While we were in the Dallas-Fort Worth area, we asked several folks, “what is there to do in Dallas?” or “Where do you recommended to go in North Texas?” Often we were told about local parks. We did visit these local parks and were pretty disappointed. So began our search online to find things to do and places to go and adventures we could enjoy in North Texas.
I can’t remember if it was my husband or I that found Palo Duro Canyon State Park, but the pictures online were absolutely gorgeous. We dug out some Best Western travel cards we were holding back and found a pet-friendly Hotel in Canyon Texas. After we booked our room, packed our bags and our dog, we hit the road. My husband chose our route based on the less travelled. He knew it would take longer to drive from Dallas to Canyon Texas, but it would allow us to see a lot of smaller towns, avoid toll roads and several hours of bumper to bumper traffic where cars freely weave in & out on multi lane bridges like they’re on a nascar track. (I’ll share those back road adventures in another article.) The total drive took us roughly 6 1/2 to 7 hours. Please keep in mind, we drove easy, stopped often and enjoyed the sites along the way. The drive from DFW to Canyon would have taken only 4 1/2 to 5 hours if we were more destination focused.
When we arrived in Canyon Texas, a small town about 20 minutes outside Amarillo Texas. It was a cozy place with Main Street literally being its main attraction. The people were very welcoming and the traffic was slow. The pace of life was much more easy going.
The entrance to Palo Duro Canyon is about 8 to 10 minutes away from the Best Western Hotel in Canyon Texas. When we woke up the following morning we had coffee and packed a couple bagels, snacks & plenty of water for our adventure.
We arrived at the entrance & waited in line for about 25 minutes before we paid $5 per person. It’s important for any visitor to know that this park is highly populated as well as many of Texas’ other state parks. In the event the park is at full capacity, the park rangers pass out tickets to hold your place in line until they’re able to allow you admittance (which can take up to 4 hours). I highly recommend being one of the first in line or you may not be able to visit the park on the day you arrive.
Palo Duro Canyon is very well kept. The park rangers regularly patrol the canyon for exhausted visitors that may need a little aid. There were signs posted everywhere stating at least a gallon of water per person was recommended for each hour. The temperatures near the canyon floor where over 100 degrees easily when we were there. We sweated this much or more and drank about a gallon an hour each.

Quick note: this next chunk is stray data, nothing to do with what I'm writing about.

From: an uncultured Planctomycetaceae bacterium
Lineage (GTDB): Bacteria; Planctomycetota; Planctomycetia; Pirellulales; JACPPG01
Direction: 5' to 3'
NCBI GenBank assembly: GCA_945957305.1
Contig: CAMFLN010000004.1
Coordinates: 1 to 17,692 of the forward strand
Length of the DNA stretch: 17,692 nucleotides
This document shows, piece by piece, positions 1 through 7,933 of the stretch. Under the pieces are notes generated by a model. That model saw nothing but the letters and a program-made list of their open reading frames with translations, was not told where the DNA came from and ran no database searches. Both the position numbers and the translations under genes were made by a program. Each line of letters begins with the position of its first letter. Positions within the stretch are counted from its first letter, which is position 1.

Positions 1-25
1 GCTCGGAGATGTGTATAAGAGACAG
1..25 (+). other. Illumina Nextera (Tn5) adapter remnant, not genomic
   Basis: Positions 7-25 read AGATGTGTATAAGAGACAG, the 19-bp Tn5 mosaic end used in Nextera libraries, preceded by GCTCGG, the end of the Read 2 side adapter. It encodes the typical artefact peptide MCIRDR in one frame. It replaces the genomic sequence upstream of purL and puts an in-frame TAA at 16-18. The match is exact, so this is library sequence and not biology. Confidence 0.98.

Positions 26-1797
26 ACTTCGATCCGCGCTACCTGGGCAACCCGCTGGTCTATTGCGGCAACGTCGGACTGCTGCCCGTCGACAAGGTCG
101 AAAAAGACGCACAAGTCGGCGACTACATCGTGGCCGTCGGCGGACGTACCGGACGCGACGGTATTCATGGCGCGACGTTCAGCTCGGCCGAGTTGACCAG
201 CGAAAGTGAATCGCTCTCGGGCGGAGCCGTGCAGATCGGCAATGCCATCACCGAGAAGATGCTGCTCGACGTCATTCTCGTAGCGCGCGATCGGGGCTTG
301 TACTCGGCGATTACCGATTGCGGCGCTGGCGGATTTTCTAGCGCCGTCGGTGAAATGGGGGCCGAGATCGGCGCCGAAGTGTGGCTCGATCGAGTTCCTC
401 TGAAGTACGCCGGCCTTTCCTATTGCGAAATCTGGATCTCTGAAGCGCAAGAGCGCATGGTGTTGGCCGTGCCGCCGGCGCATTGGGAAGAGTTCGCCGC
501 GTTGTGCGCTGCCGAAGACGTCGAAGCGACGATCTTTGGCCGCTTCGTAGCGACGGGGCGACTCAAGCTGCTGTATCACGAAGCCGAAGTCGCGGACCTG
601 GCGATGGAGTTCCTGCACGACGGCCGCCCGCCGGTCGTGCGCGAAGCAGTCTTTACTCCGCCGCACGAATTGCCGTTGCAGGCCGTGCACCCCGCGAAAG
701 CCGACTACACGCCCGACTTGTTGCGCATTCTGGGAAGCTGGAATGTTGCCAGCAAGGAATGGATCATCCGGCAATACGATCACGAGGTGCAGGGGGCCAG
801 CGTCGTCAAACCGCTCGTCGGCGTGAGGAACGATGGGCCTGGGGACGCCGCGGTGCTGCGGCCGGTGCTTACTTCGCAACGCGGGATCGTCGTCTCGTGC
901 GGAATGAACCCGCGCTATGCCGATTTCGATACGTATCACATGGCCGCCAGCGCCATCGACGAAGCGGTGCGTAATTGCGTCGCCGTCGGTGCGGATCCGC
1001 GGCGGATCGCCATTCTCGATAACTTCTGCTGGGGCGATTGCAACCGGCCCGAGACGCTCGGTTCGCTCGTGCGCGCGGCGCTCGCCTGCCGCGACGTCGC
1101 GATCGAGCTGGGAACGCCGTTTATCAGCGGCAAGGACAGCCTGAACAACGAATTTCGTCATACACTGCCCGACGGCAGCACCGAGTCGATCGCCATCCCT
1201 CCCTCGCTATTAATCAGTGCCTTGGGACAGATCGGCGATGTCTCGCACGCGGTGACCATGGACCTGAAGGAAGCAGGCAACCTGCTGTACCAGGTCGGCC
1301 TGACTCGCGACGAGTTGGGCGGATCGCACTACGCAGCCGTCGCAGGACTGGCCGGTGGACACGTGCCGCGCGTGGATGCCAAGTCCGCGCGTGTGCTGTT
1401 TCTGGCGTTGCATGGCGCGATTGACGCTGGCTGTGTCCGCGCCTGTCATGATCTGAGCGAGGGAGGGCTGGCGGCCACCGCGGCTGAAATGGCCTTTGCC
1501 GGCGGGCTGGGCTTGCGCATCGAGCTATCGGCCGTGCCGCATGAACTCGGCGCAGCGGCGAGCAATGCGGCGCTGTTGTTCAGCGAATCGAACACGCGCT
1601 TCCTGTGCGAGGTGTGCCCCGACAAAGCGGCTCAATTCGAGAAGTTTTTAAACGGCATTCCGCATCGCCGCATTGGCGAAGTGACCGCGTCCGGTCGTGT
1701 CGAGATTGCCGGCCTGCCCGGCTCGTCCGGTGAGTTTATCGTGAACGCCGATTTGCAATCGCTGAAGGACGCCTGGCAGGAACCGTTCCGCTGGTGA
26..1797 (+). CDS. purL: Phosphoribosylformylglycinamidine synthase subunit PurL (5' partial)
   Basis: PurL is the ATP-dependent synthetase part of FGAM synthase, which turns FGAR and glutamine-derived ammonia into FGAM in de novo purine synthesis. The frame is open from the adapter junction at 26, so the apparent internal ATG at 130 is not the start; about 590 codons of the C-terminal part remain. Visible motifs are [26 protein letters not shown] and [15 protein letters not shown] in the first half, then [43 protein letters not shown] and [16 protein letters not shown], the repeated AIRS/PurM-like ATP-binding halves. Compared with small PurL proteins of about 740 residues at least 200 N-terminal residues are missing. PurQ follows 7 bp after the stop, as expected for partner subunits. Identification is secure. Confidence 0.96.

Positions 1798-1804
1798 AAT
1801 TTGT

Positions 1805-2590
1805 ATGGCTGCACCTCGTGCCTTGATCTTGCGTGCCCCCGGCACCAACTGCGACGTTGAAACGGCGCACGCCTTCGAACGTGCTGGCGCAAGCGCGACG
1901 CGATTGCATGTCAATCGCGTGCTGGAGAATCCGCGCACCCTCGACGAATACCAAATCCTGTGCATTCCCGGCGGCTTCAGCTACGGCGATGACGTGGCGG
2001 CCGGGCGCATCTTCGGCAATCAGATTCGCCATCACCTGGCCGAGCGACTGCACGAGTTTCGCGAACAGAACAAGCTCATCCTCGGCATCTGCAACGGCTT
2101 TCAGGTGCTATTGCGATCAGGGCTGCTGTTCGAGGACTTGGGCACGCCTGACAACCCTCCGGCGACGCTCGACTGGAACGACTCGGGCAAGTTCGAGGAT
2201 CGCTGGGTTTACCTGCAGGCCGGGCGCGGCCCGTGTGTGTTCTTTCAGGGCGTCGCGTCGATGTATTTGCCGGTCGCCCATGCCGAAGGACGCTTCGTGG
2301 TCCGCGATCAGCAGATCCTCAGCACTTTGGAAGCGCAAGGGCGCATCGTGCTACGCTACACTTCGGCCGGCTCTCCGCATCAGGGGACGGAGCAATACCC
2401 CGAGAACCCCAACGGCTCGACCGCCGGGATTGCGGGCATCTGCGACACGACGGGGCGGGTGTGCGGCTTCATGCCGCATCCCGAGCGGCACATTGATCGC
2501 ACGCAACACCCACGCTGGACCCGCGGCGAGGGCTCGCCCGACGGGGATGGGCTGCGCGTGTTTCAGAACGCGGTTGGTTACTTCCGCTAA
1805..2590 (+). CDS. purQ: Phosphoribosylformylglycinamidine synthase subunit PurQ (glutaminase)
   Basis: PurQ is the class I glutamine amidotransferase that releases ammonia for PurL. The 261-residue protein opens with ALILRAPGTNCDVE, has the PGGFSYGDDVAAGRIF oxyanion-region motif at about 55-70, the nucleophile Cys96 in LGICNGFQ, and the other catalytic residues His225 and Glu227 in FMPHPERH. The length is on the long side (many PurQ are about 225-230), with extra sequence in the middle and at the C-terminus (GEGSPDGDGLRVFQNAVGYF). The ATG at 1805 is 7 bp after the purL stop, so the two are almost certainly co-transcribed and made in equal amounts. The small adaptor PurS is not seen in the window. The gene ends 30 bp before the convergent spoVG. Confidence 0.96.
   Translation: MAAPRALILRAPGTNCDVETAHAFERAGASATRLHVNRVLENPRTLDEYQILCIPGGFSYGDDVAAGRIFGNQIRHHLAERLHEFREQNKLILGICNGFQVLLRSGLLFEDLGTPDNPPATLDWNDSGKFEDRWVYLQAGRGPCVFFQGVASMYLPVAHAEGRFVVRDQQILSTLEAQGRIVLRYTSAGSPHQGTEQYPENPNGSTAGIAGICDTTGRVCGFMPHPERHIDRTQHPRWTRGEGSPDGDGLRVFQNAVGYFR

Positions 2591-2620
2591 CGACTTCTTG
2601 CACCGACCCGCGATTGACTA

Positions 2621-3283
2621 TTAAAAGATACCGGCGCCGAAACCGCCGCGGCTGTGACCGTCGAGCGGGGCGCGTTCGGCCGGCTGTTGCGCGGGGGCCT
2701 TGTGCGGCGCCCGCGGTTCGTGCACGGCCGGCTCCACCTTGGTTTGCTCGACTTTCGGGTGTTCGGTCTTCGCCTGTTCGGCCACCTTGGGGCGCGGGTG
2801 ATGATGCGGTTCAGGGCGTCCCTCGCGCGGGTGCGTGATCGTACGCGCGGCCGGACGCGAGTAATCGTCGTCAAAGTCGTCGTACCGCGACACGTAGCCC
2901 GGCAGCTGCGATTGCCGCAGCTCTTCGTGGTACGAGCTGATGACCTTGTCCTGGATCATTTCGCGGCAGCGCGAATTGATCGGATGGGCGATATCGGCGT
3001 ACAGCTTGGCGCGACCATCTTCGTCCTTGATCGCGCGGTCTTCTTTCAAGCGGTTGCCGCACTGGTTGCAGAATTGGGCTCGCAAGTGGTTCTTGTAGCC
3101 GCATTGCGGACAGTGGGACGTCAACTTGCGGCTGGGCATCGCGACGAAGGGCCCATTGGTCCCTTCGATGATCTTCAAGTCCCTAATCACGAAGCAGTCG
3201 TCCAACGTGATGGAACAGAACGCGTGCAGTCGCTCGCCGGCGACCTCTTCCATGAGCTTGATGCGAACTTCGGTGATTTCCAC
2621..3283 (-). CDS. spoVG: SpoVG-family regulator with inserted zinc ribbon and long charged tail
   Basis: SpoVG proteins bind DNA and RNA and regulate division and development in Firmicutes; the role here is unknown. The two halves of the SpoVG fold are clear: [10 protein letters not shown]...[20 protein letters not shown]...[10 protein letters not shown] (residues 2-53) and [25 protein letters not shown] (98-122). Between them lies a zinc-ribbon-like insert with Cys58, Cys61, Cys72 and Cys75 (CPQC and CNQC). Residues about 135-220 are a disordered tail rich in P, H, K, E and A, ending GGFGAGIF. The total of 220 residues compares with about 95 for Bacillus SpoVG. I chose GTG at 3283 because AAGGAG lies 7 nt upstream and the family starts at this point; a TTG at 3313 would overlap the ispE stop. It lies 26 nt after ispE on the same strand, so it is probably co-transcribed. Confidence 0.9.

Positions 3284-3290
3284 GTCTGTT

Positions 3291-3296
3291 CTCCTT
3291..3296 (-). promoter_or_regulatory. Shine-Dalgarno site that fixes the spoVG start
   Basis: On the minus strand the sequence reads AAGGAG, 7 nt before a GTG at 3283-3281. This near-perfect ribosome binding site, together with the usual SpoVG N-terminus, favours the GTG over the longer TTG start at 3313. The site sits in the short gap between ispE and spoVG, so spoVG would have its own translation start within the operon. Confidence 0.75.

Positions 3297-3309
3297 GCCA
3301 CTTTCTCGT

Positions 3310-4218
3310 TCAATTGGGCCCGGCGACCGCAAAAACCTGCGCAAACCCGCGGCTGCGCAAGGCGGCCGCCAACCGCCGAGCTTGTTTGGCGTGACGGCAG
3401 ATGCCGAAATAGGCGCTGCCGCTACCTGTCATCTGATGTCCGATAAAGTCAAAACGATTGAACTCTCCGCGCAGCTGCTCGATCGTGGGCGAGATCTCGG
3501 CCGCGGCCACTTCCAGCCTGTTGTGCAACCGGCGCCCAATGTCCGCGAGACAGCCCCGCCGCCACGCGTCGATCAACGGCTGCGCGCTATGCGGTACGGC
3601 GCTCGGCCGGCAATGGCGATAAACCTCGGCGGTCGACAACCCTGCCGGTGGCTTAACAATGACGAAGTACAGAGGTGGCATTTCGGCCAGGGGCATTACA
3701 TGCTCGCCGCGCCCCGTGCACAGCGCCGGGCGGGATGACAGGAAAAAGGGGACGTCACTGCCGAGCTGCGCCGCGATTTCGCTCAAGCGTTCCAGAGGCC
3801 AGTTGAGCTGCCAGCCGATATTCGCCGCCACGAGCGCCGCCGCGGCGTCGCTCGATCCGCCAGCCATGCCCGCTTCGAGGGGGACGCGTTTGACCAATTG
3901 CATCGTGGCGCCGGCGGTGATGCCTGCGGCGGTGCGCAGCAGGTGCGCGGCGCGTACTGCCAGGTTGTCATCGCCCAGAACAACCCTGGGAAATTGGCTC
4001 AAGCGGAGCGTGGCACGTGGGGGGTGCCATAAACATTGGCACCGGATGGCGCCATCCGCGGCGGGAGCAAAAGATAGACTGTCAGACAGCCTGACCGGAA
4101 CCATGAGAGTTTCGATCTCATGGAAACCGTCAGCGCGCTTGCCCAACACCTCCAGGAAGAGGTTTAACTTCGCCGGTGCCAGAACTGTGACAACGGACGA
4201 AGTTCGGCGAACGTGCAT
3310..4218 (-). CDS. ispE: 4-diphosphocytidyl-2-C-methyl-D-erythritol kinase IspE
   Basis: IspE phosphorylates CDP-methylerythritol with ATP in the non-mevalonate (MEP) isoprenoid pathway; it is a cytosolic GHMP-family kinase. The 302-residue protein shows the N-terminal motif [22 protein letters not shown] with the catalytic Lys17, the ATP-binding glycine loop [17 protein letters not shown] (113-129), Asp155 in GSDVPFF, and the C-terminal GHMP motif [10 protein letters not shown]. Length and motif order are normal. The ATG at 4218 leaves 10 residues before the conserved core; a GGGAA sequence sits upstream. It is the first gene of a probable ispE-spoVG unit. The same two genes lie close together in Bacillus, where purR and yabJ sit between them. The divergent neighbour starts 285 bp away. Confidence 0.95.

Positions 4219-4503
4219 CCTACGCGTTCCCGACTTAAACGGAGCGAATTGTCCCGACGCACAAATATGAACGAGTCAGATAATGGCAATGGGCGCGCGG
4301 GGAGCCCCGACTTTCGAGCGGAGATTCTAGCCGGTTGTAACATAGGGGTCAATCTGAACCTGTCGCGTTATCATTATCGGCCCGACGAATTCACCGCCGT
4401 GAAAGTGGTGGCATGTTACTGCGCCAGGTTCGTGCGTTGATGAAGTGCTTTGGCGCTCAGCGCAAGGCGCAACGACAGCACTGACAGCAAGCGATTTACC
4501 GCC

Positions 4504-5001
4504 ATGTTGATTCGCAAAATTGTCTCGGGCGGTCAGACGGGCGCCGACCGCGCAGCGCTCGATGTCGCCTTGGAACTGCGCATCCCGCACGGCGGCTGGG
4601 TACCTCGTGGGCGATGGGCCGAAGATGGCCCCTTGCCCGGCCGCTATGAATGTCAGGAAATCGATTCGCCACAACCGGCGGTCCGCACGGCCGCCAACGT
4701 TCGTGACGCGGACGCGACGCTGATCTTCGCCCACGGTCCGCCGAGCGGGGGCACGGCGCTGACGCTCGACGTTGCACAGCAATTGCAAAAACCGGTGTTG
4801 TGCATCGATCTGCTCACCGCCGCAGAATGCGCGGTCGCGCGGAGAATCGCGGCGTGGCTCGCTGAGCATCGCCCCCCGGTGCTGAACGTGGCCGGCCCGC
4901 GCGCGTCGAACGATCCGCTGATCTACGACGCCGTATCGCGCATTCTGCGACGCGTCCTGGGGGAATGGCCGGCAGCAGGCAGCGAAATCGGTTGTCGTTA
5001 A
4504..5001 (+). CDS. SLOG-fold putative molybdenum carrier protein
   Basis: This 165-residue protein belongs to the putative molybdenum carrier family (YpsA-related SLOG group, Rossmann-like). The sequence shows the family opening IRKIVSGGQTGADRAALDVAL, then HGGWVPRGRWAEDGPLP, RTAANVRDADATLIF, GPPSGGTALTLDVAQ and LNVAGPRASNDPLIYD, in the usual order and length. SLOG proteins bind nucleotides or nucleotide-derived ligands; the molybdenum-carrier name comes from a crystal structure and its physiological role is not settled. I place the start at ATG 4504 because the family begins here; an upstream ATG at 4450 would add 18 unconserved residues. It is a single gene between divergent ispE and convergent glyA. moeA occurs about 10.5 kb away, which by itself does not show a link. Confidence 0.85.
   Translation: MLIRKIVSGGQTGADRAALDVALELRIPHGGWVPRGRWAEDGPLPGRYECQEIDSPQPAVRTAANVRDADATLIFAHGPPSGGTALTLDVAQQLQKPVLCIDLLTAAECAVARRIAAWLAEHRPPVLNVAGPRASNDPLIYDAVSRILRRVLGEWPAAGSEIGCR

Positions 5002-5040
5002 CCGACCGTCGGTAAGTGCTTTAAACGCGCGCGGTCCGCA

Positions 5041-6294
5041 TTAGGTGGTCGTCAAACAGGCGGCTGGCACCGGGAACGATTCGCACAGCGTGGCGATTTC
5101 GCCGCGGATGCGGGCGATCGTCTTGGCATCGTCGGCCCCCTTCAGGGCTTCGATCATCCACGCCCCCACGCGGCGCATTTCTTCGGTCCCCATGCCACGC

Shortly after we entered there was a beautiful look-out point fabulous for taking photos!
From that point we ascended down on a curvy road toward the bottom of the Canyon. We passed the theatre area where the play was presented in the evening.
Next there was a store/deli/tourist shop. The prices were a bit higher there then if you weren’t inside a state park but not too terribly unreasonable. They made homemade ice cream which was absolutely delicious and I highly recommend you try at the grill! One serving was large enough to share but not knowing, we ordered two. Their french fries were absolutely great and my husband’s said their hamburger was totally delicious. They also sold water and gasoline for those who were low on fuel. This was also the place to locate t-shirts, postcards, and any other tourist gift and memorabilia to commemorate a visit.
There were too many campsites to count. We saw primitive, modern, and large RV sites as well. There was also a section on the far side of the park for equestrians.
There’s a small stream of water that normally runs through the bottom of the canyon we were told. The creek beds were mostly dry when we were there.
The many hiking trails were varied from super easy to extremely challenging. I loved hiking there because the brush and trees provided shade to cool off at different intervals.
The dirt in the Palo Duro Canyon is red. The rocks are many colors though. The contrast was beautiful and made for some gorgeous photos. The flora in the canyon included small & large trees, several types of flowers and cacti, and many tumbleweed type bushes. The creatures we saw in the canyon include lizzards, rabbits, roadrunners, turkey and other birds. Signs along the way read that it was possible to encouter many other types as well, but we didn’t.
It was a dusty adventure. We stayed for about 5 1/2 hours on the trip hiking roughly 10 miles that day. When we left we were covered in the dusty red dirt from the second largest canyon in the United States.
It was rather surprising that the Palo Duro Canyon was so little known to the the various folks we spoke to in the DFW area. I don’t understand how such an awesome place was so unrecognized by the locals.
Enjoy the slideshow and leave me a comment about things to do in Texas. I love suggestions!